Shares of credit card company Visa (NYSE:V) are ripe for the picking. At roughly $200 a share, V stock is down 10% on the year and 20% below its 52-week high of $252.67.
This presents an attractive entry point for investors who want to own a leading blue-chip stock that should thrive in the current high interest rate environment and longer term as we move to a cashless society. While a global recession could hurt Visa’s performance in the near term, investors should look to the horizon with V stock and plan for long-term gains.
Investment bank Goldman Sachs recently issued an extremely positive report on V stock, saying the credit card company’s shares can rise more than 30% from current levels as it is well-positioned to navigate the current inflationary environment.
Likewise, analysts at Wells Fargo are also high on Visa, claiming that international travel this summer and in the fourth quarter holiday period should help keep its earnings elevated. Both banks see Visa as a defensive stock that could attract more investors should markets fall deeper into a bear market this year. “We see the networks’ moat as very strong,” wrote Wells Fargo in its analysis.
The bullish notes from Goldman Sachs and Wells Fargo came after Visa knocked the ball out of the park with its most recent earnings print. At the end of April, Visa posted fiscal second quarter earnings-per-share (EPS) of $1.79, a 30% increase from a year ago and topping analyst estimates by nearly 10%. Revenue climbed 25% year-over-year in the quarter to $7.2 billion, also beating Wall Street expectations.
Visa attributed the strong results to a rebound in travel, as well as an increase in its overall payments volume. V stock jumped 8% immediately after the earnings print, but has since been pulled lower by the market downturn.
The median price target on V stock among 32 analysts who cover the company is $270, implying 33% upside.
The payments industry continues to grow at a fast rate as the worldwide financial system migrates online and new technologies enable faster and more complex forms of e-commerce. The Boston Consulting Group forecasts that the global payments industry will nearly double to $2.9 trillion by 2030 from $1.5 trillion at the end of last year. And Visa, which is the biggest publicly traded financial technology (fintech) stock in the world with a market capitalization of nearly $450 billion, is well-positioned to take advantage of the growth.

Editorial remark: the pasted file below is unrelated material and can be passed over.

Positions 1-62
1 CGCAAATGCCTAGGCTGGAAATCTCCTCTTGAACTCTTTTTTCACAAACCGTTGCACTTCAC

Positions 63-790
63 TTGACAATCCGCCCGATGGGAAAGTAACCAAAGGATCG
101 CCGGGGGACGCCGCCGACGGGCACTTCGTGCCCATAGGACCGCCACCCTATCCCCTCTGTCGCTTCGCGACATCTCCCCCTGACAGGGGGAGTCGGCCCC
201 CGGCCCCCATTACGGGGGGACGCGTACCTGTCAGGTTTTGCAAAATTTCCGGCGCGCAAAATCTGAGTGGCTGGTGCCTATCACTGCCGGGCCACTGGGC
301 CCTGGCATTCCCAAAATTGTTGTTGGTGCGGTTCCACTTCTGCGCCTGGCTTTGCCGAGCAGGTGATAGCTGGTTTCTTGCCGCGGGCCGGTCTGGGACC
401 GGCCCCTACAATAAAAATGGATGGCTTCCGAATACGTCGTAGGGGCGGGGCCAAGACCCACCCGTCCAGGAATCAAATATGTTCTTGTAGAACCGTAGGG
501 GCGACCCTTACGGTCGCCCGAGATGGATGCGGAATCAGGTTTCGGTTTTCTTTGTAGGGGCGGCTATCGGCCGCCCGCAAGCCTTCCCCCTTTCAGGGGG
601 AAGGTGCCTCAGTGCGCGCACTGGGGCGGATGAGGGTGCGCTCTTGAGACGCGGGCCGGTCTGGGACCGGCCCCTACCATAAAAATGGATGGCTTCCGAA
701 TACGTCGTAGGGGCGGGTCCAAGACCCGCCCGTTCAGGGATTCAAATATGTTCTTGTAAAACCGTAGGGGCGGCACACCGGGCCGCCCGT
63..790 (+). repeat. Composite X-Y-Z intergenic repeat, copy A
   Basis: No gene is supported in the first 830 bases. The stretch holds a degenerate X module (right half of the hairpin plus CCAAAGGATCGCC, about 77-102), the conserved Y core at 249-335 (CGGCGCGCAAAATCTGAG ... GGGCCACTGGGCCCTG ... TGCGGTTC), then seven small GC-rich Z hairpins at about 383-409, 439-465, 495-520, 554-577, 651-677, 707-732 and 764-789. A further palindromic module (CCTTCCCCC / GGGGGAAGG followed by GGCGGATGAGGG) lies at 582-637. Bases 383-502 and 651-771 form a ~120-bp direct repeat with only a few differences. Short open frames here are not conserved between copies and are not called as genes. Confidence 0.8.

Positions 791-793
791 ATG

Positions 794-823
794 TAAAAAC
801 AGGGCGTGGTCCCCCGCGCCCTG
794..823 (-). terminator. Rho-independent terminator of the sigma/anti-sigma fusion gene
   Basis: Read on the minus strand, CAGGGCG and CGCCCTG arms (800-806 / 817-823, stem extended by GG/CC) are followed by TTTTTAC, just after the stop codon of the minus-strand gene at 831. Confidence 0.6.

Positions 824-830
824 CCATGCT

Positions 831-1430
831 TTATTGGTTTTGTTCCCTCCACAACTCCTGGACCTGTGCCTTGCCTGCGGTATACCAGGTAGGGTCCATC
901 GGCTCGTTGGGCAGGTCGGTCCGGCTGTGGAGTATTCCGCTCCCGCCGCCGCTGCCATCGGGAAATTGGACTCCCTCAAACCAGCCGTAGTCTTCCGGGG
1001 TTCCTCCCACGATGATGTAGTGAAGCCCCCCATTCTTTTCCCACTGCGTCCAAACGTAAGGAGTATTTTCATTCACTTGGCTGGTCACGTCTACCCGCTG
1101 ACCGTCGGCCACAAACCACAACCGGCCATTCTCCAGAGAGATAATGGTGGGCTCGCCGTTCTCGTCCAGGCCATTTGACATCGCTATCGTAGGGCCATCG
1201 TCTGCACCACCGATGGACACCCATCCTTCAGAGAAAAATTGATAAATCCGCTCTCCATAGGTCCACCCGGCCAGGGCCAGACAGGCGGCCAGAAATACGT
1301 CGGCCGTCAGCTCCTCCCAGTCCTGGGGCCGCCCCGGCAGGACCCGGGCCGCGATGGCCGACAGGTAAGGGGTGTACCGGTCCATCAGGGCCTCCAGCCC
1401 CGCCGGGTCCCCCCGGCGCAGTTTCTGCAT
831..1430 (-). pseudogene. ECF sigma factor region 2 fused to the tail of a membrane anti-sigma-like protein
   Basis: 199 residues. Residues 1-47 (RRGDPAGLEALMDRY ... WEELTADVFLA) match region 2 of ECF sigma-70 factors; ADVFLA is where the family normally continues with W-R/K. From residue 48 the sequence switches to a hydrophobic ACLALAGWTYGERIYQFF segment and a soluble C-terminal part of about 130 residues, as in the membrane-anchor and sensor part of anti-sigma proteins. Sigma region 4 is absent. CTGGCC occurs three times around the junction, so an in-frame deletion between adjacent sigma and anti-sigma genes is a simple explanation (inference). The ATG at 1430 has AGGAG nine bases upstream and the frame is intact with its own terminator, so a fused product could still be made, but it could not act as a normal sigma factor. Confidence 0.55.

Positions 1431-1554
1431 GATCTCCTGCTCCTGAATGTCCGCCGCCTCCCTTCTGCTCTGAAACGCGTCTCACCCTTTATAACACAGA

Indeed, analysts forecast that Visa’s annual earnings growth will average 18% during the next five years.
Driving much of that growth will be the new ventures that Visa is engaged in. These include Visa Acceptance Cloud (VAC), a new payment solution that enables almost any internet-connected device to use the company’s cloud-connected payment terminal. Additionally, Visa is paying $2 billion to acquire Swedish fintech start-up Tink, which will provide Visa with some 250 million customers across more than 3,400 banks and financial institutions throughout Europe.
However, Visa’s biggest new venture has to do with cryptocurrencies. The company has been aggressively leading the charge into crypto with a variety of new products and services.
In March of this year, Visa became the first major payments network to settle transactions in USD Coin (USDC), a stablecoin backed by the U.S. dollar. Visa has also partnered with privately held fintech company BlockFi to launch a 2% Bitcoin (BTC-USD) rewards credit card to U.S. customers. The company even paid $150,000 worth of Ethereum (ETH-USD) to buy a CyperPunk non-fungible token (NFT) last year. While some of these endeavors might be questionable given the collapse of the cryptocurrency market in recent months, they nevertheless demonstrate that Visa is focused on the future.
Buy V Stock While It’s On Sale
Visa stock is a bargain at its current share price and worth taking a position in during the current market selloff. The company continues to beat expectations on its earnings even as it pushes into new areas and takes on new challenges. While risks remain in the form of a potential recession that could curb consumer spending, particularly on travel, the long-term thesis on Visa remains incredibly bullish. For these reasons, V stock is a buy.
On the date of publication, Joel Baglole held a long position in V. The opinions expressed in this article are those of the writer, subject to the InvestorPlace.com Publishing Guidelines.